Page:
26 OCT 2016 BY JOURNALISM IN BROOKLYN, ELECTION NEWS, LATEST NEWS / NO COMMENTS
By Ahaqir Ishaq
Jim Brennan, who represented Park Slope, Windsor Terrace and Kensington in the Assembly for 32 years, isn’t running for re-election. But his impact is strongly felt as he endorsed fellow Democrat Robert Carroll in the race.
Carroll, an attorney and Brooklyn native, said running for Assembly only crossed his mind after Brennan decided to retire. “I was not expecting to do this, not this year,” he said.
Carroll lives in the same neighborhood where he grew up, Windsor Terrace. He has entered the record books as the youngest president of the Central Brooklyn Independent Democrats, a political club serving Park Slope and Windsor Terrace. It is one of the oldest political reform clubs in Brooklyn.
Glenn Nocera, who is is running against Carroll on the Republican and Conservative lines, hails from Kensington. He is a campus security officer at Brooklyn College and also an alumnus of the college, where he started and led the Brooklyn College Young Republican Club. He later served as president of the borough-wide Young Republican Club and has held numerous other Republican posts in Brooklyn, including district leader.
Politics is the name of the game in Carroll’s household. His grandfather co-founded the Central Brooklyn Independent Democrats. His father, an accomplished election law attorney, was also president of the club and ran unsuccessfully against Mayor Bill de Blasio for the 39th Council District in the 2001 Democratic primary.
“My family has been active for three generations and I am happy to continue it today,” said Carroll.
His opponent is also a president of a political club with a long history: the Brooklyn Young Republican Club. It was founded in 1880 and, according to Nocera, presidents William McKinley, Herbert Hoover and William Howard Taft all addressed the club. Nocera is also president of the Brooklyn Tea Party, which according to its website is a movement and a political party.
“The Brooklyn Tea Party is about the government being held responsible to the people,” Nocera said. “We are for reducing government spending, lowering government debt, opposing tax increases, and opposing new taxes. A recent example on the city level is when the City Council proposed a five-cent fee on all plastic bags. This was not a good idea. Many New Yorkers are on fixed budget and any slight increase can make or break them financially.”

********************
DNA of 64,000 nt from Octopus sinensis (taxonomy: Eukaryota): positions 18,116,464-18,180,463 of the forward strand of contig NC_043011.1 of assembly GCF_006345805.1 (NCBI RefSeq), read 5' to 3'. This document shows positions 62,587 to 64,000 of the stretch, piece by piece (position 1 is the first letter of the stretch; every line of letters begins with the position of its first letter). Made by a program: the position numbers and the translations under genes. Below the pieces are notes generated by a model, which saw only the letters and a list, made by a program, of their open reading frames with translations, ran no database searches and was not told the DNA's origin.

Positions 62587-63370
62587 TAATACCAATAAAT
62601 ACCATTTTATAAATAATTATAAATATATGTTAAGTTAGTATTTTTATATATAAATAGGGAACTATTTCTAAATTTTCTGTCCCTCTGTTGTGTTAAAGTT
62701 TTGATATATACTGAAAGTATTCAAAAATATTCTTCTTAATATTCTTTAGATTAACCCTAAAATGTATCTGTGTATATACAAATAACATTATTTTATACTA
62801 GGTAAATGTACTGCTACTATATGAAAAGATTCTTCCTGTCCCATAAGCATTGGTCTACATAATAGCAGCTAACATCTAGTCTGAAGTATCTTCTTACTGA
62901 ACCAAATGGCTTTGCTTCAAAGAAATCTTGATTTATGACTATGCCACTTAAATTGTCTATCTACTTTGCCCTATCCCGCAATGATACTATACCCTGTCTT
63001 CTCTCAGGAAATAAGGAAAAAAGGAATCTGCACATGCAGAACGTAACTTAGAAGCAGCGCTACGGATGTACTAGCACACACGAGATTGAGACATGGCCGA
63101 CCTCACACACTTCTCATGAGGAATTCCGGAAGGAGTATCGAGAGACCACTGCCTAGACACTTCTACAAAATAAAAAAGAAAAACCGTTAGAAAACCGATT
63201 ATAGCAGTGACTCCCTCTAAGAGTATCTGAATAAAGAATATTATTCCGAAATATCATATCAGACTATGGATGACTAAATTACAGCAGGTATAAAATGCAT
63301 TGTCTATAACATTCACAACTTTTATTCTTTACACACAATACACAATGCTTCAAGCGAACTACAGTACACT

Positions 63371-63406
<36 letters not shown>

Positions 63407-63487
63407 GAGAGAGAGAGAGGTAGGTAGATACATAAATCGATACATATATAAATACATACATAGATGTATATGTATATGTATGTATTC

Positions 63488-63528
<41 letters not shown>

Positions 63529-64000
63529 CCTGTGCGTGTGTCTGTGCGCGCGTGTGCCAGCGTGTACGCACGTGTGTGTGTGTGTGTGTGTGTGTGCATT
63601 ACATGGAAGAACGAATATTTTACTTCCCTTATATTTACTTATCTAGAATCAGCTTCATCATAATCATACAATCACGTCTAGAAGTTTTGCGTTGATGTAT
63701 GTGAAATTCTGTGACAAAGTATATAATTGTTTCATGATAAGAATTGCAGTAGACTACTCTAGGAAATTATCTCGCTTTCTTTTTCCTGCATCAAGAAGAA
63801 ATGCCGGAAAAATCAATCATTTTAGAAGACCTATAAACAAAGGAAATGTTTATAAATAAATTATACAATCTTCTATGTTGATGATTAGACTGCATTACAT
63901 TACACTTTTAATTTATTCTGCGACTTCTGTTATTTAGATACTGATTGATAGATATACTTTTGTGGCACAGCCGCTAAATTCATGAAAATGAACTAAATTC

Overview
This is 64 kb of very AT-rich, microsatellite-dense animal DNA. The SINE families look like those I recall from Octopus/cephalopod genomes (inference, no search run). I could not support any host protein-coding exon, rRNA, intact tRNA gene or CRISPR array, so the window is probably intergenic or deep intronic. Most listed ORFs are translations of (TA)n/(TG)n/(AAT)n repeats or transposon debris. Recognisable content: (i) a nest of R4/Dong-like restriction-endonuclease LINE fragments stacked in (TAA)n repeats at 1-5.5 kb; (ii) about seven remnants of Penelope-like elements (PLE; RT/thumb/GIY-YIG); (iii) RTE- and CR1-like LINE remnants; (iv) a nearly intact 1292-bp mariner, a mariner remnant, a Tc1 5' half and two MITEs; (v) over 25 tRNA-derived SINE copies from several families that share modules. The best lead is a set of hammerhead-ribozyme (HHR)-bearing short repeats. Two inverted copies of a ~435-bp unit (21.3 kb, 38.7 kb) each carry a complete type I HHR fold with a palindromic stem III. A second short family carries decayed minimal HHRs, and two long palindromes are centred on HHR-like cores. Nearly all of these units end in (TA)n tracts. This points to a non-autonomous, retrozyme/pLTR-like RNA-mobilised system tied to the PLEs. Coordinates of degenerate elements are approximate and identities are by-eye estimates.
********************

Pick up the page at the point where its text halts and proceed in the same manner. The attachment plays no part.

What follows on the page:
Some of the causes Carroll plans to advocate if elected include fully funding schools, safe parks, clean and well maintained subways and buses, preserving real estate and improving trust in government.
Carroll is also promising big change if elected. He considers himself a reformer and said he wants to end corruption in politics.
“The political reform movement in New York City stretches back to the 1830s and possibly earlier,” Carroll said in an interview with Kings County Politics. “When I speak about reform I am talking about bringing transparency to our state government, closing corporate contribution loopholes, liberalizing our ballot access and voting laws, and creating a general sense that there is an even playing field for average people..”
The sentiment is shared by Nocera, who also says politicians think about themselves first and the people second.“If elected one of my main focuses within the first few months is to make sure I have a great team in place at my district office, so I could serve the great people of the 44th AD with their many concerns and needs,” he said. “I would focus on in Albany in making sure the politicians take their hands out of our pockets and actually have them account for where our money that we pay in taxes goes to. We pay far too much taxes to settle for second rate services.”
According to Kings County Politics, Nocera is “a hardcore Donald Trump supporter.” He doesn’t think that negative coverage of Trump will trickle down to other Republicans, especially not in New York.
Nocera said that Republicans are outnumbered by Democrats in New York City by 10 to 1. “But that’s OK, because I hope that the people of my district will see me as a person who will fight for them in Albany and not prejudge me because of what the false media narrative that has been portrayed about Republicans,” he said.
Photos: Robert Carroll, top, the Democratic candidate for Assembly in the 44th District, and Glenn Nocera, the Republican candidate.